MEPs back new trade instrument to protect the EU from economic blackmail
Trade Committee MEPs backed a new tool for the EU to respond to countries seeking to coerce it or member states.
The committee adopted its negotiating position on the proposed anti-coercion instrument with 34 votes for, zero against and six abstentions on Monday evening.
Uphold the Union interest
The new tool is designed to protect the EU’s strategic and economic interests. It will help the EU to retaliate in case it or a member state experiences economic blackmail by a non-EU country to a particular policy choice or stance, such as an EP resolution. MEPs agreed that the primary goal of the new instrument should be to dissuade non-EU countries from attempting coercion or to get them to halt an attempt at coercion, and avoid escalating the conflict.
Possible EU responses as part of these new tools could include, for example, a suspension of tariff concessions or of certain international obligations the EU has to the non-EU country. MEPs stress that its use must be a last resort, once other avenues, including direct negotiations, mediation and international adjudication, have been exhausted. EU measures must also be commensurate to the negative impact on the EU or the member state concerned, and the rules-based multilateral trading system, with the World Trade Organisation at its core, must be preserved, MEPs insist.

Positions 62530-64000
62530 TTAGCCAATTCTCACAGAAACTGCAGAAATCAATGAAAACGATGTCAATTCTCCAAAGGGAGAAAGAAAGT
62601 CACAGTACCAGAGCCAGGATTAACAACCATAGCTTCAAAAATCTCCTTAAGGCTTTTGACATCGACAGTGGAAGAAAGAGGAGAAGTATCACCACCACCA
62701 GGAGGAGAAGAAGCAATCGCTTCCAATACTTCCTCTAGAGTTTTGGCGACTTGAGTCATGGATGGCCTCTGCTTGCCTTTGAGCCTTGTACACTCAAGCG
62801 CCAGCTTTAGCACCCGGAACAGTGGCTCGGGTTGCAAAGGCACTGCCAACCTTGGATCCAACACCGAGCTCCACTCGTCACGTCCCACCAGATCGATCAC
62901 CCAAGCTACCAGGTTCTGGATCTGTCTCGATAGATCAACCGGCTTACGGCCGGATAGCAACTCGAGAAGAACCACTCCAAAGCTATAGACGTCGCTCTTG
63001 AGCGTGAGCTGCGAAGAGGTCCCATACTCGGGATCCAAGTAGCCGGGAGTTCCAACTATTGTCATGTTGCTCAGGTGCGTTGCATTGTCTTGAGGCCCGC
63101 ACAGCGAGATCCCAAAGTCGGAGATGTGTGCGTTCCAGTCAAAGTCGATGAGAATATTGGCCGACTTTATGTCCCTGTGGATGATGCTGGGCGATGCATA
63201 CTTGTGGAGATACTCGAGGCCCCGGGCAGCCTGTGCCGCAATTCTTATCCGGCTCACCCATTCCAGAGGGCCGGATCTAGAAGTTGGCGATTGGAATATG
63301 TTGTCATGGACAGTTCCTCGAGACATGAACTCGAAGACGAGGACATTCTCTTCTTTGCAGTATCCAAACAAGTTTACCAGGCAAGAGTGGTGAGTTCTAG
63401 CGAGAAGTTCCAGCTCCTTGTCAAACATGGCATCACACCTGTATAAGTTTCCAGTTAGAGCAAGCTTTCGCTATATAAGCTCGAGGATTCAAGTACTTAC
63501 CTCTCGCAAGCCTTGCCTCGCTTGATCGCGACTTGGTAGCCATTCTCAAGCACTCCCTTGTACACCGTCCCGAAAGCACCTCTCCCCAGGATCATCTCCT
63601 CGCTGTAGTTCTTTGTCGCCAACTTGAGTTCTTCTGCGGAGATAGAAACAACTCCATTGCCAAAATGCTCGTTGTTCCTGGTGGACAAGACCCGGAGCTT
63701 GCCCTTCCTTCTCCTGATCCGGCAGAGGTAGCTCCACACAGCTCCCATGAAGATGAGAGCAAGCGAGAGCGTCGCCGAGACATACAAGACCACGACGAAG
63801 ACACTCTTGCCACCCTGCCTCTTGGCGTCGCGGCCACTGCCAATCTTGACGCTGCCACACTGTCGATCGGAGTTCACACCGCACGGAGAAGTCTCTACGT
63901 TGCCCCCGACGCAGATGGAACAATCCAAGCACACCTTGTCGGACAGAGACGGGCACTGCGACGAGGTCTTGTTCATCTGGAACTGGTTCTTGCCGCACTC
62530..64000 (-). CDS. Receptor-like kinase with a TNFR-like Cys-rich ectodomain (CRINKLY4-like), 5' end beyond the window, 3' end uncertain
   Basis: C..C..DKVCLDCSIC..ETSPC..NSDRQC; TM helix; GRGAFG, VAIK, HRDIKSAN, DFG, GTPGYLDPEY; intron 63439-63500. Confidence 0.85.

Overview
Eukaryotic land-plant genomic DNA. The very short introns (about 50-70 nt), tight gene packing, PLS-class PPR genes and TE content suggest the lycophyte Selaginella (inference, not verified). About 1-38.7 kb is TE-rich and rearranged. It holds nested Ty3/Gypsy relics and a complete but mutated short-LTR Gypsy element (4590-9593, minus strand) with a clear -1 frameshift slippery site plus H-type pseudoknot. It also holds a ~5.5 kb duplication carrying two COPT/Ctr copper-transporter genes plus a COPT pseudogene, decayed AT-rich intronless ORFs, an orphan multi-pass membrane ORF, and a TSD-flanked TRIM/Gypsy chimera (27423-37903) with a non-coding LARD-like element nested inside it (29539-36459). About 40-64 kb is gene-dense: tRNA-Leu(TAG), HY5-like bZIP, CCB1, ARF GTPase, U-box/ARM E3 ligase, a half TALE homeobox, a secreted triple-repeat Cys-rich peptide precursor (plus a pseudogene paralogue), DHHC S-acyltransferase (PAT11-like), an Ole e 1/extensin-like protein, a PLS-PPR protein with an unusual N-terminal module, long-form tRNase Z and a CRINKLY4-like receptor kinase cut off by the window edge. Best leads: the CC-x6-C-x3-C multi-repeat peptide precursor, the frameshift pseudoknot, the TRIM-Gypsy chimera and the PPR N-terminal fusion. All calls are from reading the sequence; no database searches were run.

Repair the injury
In their vote, MEPs extended the scope of the proposed legislation to include measures to “where appropriate, repair the injury”.
Binding tasks, deadlines
Trade MEPs strengthened the binding nature of the procedure. They also introduced deadlines for deciding on whether an instance of coercion has been identified and for the adoption of a response, to make sure the procedure is nimble enough to avoid administrative delays.
Compatibility with the reformed blocking statute
The Trade Committee also proposes a review in three years to check the new measure’s compatibility with the EU’s blocking statute which is currently under review and which protects the EU against the extraterritorial effects of third country law.
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